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• Thin sheet of cardboard,
• Any petroleum jelly like,
• Vaseline gel,
• Glitter dust/ sand/ chalk powder,
• String, Rubber ball,
• Scale,
• Pencil,
• Scissors


1. From the cardboard, cut 6 rectangles of equal size (3 x 1.5 inches). Draw two circles on each rectangle as shown.

2. Using scissors, make a slit in the centre of each rectangular sheet.

3. Fix two sheets at the slit as shown to form your satellite. Make two more. Smear petroleum jelly on the circles.

4. Take three pieces of string of different lengths—5, 10 and 15 inches. Attach one end of the string to a satellite and the other to the scale as shown. Suspend the satellites over a pile of glitter dust or fine sand and throw the ball into the pile.


When you throw the ball into the pile of glitter or sand, it sends up a cloud of dust which is collected by your satellites, the amount varying according to their distance from the pile.

Think About

How do our “satellites” collect dust?
The cardboard cutouts and the strings attached to the scale simulate the satellites and their orbits. Their distance from the pile of glitter dust represents their different orbits around the comet. The impact of the ball on the glitter dust represents the dust cloud that results from a meteor impact. When we throw a ball on the pile of glitter dust, it scatters and the glitter particles are stuck to the “satellites” because of the petroleum jelly smeared on their surface. Besides studying the dust, scientists would also be able to calculate the distance of the satellite to the comet by analysing the amount of dust collected and the distance between the particles as would be evident in our cardboard satellites.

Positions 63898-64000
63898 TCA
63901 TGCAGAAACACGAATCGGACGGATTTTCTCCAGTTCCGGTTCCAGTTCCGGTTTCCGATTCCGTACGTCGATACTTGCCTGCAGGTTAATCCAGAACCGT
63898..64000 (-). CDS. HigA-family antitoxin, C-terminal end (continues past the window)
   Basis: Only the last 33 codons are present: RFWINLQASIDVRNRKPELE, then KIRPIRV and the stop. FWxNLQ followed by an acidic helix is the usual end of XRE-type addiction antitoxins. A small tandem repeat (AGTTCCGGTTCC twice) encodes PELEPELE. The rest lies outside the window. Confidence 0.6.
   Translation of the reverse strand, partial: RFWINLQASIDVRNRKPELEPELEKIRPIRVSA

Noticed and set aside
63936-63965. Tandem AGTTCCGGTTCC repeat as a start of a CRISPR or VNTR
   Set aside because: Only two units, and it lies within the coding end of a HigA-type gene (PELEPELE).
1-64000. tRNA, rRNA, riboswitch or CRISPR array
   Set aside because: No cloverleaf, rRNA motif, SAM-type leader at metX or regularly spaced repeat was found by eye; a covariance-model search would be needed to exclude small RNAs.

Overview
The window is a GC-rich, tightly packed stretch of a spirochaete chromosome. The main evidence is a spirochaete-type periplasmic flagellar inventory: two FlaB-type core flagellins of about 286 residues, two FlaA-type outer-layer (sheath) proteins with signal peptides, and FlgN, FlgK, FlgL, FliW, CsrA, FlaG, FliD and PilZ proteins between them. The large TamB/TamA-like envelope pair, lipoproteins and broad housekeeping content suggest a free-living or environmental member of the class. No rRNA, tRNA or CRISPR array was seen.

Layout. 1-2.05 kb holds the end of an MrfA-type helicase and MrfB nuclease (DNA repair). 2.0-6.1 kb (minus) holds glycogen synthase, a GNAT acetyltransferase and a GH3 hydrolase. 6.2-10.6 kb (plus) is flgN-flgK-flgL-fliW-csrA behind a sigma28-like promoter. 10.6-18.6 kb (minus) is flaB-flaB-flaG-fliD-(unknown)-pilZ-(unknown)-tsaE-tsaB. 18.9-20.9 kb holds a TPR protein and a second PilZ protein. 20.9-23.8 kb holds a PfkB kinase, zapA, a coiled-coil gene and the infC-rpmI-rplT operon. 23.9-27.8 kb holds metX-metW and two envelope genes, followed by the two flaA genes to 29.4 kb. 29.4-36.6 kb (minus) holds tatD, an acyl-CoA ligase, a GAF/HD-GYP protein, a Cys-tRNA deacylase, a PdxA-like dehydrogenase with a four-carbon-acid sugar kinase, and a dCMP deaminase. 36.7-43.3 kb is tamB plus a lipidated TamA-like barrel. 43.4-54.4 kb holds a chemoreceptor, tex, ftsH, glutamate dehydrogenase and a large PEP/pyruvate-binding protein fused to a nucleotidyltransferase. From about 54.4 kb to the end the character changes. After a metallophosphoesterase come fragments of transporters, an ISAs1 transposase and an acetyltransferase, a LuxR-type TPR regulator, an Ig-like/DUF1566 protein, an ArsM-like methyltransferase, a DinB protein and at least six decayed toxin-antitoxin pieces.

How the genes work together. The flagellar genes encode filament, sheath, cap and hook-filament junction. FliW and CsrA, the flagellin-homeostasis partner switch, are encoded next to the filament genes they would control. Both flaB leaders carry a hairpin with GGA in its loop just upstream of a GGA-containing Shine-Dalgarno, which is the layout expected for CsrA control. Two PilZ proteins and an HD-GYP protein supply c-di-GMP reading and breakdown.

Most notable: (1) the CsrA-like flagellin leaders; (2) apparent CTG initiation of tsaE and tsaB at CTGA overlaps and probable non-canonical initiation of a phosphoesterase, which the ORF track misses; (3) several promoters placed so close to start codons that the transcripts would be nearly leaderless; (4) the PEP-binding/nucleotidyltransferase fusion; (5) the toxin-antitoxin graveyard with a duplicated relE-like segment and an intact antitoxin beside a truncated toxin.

Let’s Find Out

How does an actual satellite collect stardust?
NASA launched the StarDust Mission satellite in 1999 to fly along the orbit of the comet Wild 2, and collect dust from it. The satellite was designed with a special collector plates filled with a special type of gel called aerogel that could trap the particles as they came in contact with it. When the satellite returned the stardust samples to Earth 7 years later in 2006, the trace of each particle could be seen in the aerogel. Each single particle was cut out of the gel and examined. One of the finds revealed the presence of amino acid glycine, one of the building blocks of life.